Since the end of the 1990s, the current format of the Tour de France has consisted of 21 stages spread over 23 days (there are 2 days of rest). The stages have an average length of around 170 km. However, individual stages can be up to 230 km long, but sections of less than 80 km are also part of the program. Individual and team time trials have a length between 10-70 km. 22 professional teams with 8 drivers each start the three-week tour. The teams bear the names of sponsors who hope that this will have an advertising effect. The “Grand Départ”, the start of a Tour de France, takes place at regular intervals either in France or in other European countries. If in earlier times a stage was started in the same place where the stage ended the day before,
There are four classification jerseys in different colors, one each for the overall leader, the best driver in the points classification, the best climber and the leader in the junior classification.
The current overall leader of a Tour de France is allowed to wear the yellow jersey (“Maillot Jaune”). Over time it has become the most famous symbol of cycling. Every professional driver dreams of being able to pull on this legendary jersey once in his career. The organizers only came up with the idea of honoring the overall leader of a Tour de France with a special jersey a few years after the first edition. Their intention was to make the leader more visible to the audience. The first carrier was the French Eugène Christophe (* 1885, † 1970) on the 10th stage of the Tour de France 1919. For a full 16 years, the leader in the overall standings was able to drive inconspicuously on the streets of France and perhaps even try to break away from his competitors without being recognized. With the introduction of the yellow jersey, this was no longer so easy. The choice of yellow was probably made because the sports newspaper L’Auto was also printed on yellow pages. Another version says that in the short term, after all, the decision to introduce a leadership jersey was made in the middle of a Tour de France, only a yellow jersey was available. In honor of the founder of the Tour de France Henri Desgrange, his initials still adorn the yellow jersey with the letters “HD”.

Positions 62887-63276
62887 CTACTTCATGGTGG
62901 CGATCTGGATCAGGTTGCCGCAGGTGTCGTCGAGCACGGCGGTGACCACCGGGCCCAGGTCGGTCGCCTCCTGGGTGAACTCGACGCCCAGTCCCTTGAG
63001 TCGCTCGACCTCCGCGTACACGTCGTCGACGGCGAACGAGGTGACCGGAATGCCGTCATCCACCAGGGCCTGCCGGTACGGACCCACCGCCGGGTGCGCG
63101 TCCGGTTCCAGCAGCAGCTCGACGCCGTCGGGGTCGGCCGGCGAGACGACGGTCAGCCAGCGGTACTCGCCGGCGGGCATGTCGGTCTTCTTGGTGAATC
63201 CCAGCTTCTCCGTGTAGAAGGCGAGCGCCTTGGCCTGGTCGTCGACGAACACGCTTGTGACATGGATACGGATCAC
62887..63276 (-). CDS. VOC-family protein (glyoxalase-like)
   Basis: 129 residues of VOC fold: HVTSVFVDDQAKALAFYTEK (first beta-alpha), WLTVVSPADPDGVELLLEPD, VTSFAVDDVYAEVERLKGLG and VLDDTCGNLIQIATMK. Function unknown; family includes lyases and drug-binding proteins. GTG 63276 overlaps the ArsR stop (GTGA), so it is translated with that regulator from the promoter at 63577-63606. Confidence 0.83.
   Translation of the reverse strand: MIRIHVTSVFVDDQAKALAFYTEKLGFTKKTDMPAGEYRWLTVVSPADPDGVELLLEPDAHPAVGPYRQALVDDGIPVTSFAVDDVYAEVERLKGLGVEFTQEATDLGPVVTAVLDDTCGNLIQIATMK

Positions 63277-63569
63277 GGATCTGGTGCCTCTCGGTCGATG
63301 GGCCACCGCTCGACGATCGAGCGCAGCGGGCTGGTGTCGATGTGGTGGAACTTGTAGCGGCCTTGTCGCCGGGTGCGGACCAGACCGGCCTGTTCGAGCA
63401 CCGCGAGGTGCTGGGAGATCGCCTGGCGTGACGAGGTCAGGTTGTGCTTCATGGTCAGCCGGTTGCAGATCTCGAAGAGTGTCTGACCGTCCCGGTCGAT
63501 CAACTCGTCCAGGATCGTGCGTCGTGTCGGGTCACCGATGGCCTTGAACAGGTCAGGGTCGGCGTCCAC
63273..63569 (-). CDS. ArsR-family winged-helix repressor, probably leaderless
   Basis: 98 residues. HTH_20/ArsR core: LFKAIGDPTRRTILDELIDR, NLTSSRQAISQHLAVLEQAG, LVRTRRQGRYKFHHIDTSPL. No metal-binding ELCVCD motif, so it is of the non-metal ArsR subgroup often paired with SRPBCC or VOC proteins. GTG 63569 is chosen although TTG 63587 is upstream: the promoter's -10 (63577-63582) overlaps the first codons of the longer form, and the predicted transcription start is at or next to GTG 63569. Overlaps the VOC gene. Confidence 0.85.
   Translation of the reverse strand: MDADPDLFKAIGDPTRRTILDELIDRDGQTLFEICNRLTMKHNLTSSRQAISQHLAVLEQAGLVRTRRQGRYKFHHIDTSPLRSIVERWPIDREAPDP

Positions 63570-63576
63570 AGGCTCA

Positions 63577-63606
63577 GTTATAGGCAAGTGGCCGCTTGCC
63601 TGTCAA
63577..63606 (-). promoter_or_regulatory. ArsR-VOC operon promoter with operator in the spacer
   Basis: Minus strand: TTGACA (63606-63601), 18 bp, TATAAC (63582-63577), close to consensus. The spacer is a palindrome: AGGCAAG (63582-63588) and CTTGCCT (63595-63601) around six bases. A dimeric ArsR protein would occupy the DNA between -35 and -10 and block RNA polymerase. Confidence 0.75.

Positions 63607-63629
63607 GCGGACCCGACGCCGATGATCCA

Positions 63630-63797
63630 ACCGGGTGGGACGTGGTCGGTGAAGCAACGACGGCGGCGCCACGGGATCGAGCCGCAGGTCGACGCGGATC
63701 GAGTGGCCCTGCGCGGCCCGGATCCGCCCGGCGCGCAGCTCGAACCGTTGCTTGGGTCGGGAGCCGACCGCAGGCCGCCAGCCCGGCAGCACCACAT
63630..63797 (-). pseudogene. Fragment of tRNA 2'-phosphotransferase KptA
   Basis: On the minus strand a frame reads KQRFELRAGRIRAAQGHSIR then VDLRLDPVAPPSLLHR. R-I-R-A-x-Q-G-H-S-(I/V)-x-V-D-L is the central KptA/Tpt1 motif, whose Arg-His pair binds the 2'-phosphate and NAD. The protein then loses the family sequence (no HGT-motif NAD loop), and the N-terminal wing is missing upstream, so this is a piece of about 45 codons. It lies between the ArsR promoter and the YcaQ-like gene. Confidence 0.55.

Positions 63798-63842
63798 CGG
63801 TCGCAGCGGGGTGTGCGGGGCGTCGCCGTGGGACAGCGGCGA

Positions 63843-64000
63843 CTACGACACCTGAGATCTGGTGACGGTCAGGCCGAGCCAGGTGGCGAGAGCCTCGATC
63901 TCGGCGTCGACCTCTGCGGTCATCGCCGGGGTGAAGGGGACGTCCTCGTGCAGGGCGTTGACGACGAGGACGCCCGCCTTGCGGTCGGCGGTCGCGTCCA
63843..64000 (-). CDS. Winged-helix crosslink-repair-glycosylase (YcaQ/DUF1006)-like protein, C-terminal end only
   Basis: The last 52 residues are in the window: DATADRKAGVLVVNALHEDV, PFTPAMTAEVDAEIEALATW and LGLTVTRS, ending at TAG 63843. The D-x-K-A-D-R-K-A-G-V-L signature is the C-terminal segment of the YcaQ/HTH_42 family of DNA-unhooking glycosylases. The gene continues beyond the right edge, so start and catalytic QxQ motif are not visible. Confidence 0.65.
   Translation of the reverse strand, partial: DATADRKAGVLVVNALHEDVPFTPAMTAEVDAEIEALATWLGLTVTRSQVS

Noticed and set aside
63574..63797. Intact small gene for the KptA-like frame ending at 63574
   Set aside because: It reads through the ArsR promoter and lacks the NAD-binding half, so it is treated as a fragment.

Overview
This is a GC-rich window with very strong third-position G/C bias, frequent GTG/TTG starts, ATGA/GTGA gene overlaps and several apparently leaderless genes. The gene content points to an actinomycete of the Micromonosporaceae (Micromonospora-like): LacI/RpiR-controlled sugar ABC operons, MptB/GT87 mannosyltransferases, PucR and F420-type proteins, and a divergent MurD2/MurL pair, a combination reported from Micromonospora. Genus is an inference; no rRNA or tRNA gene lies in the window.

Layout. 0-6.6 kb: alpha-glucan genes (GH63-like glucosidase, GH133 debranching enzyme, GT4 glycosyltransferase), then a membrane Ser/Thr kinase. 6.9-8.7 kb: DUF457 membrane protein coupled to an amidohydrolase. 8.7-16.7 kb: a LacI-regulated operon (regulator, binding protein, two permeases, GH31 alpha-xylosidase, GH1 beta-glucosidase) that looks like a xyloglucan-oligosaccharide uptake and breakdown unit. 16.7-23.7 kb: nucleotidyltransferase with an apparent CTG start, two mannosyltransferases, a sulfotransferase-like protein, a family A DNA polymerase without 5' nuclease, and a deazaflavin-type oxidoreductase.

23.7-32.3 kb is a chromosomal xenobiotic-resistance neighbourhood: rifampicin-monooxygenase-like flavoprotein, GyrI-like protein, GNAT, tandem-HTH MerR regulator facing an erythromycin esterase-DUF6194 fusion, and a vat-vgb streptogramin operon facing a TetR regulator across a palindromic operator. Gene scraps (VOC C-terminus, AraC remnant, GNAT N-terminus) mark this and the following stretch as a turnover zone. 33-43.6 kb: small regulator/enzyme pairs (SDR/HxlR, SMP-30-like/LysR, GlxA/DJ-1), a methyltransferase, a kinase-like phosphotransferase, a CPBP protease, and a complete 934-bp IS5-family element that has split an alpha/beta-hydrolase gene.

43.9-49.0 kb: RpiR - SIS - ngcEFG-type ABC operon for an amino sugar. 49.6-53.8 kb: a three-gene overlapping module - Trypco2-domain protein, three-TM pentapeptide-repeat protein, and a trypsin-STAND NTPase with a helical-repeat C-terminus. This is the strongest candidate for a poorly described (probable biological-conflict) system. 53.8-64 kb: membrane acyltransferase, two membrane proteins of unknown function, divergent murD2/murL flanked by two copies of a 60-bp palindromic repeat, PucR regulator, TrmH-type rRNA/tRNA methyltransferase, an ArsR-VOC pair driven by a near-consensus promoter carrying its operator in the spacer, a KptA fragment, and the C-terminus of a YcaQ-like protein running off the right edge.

The green jersey (“Maillot Vert”) is withheld from the best driver in the points classification. Points are awarded during the stage in so-called intermediate sprints and at the finish of each stage. The point yield is greater on flat stages than on difficult mountain stages. That is why a strong sprint driver usually wins this coveted jersey in Paris, but he can also get over the mountains well.
The mountain jersey (“Maillot Blanc à Pois Rouge”) has also become a trademark of the Tour de France. The white jersey with its red dots identifies the rider who has collected the most mountain points during a tour. The longer and steeper the ascent, the more mountain points are awarded on the mountain pass. The highest mountain price category is the “Hors Catégorie” (HC), an ascent that is so difficult and challenging that it lies outside of any categorization criteria. A mountain prize has been awarded since 1933, but the jersey in its current form has only been around since 1975. The jersey owes its special appearance to the first sponsor of the mountain prize: a French chocolate manufacturer who wrapped its chocolate in white paper with red dots.
The competition for the white jersey of the best young professional (“Maillot Blanc”) is for those riders who are 25 years or less at the time of the respective Tour de France. The jersey has been awarded since 1975, with minor interruptions.
In addition, after each stage, the “most combative” driver will be awarded a red number (“Prix de la combativité”) by a jury, and the best team will be given a yellow number. After each stage, the times of the three best-placed drivers of a team are always included in the team standings.
The most successful drivers
If you go after the overall victories at the Tour de France, four riders stand out with five wins each: The French Jacques Anquetil (1957, 1961-1964; * 1934, † 1987), the Belgian Eddy Merckx (1969-1972, 1974), the French Bernard Hinault (1978, 1979, 1981, 1982, 1985; * 1954) and the Spaniard Miguel Indurain (1991-1995; * 1964). In the recent past, the still active Brit Christopher Froome celebrated four overall victories (2013, 2015-2017).
The active Slovak Peter Sagan (2012-2016, 2018, 2019; * 1990) has won the green jersey a total of seven times. He thus holds the record in this category.
The hardest-working point collector in the mountains is the French Richard Virusque (* 1969). He won the mountain jersey seven times between 1994 and 2004.
Another record is held by the Frenchman Sylvain Chavanel (* 1979), who with his last Tour de France participation in 2018 was at the start of the tour for the 18th time and always arrived in Paris apart from two tasks. So he competed in the Tour de France more often than any other driver before him.
The Slovenian Tadej Pogačar (* 1998) took the overall victory in 2020. He is the first rider since Laurent Fignon in 1983 to win the Tour on his debut.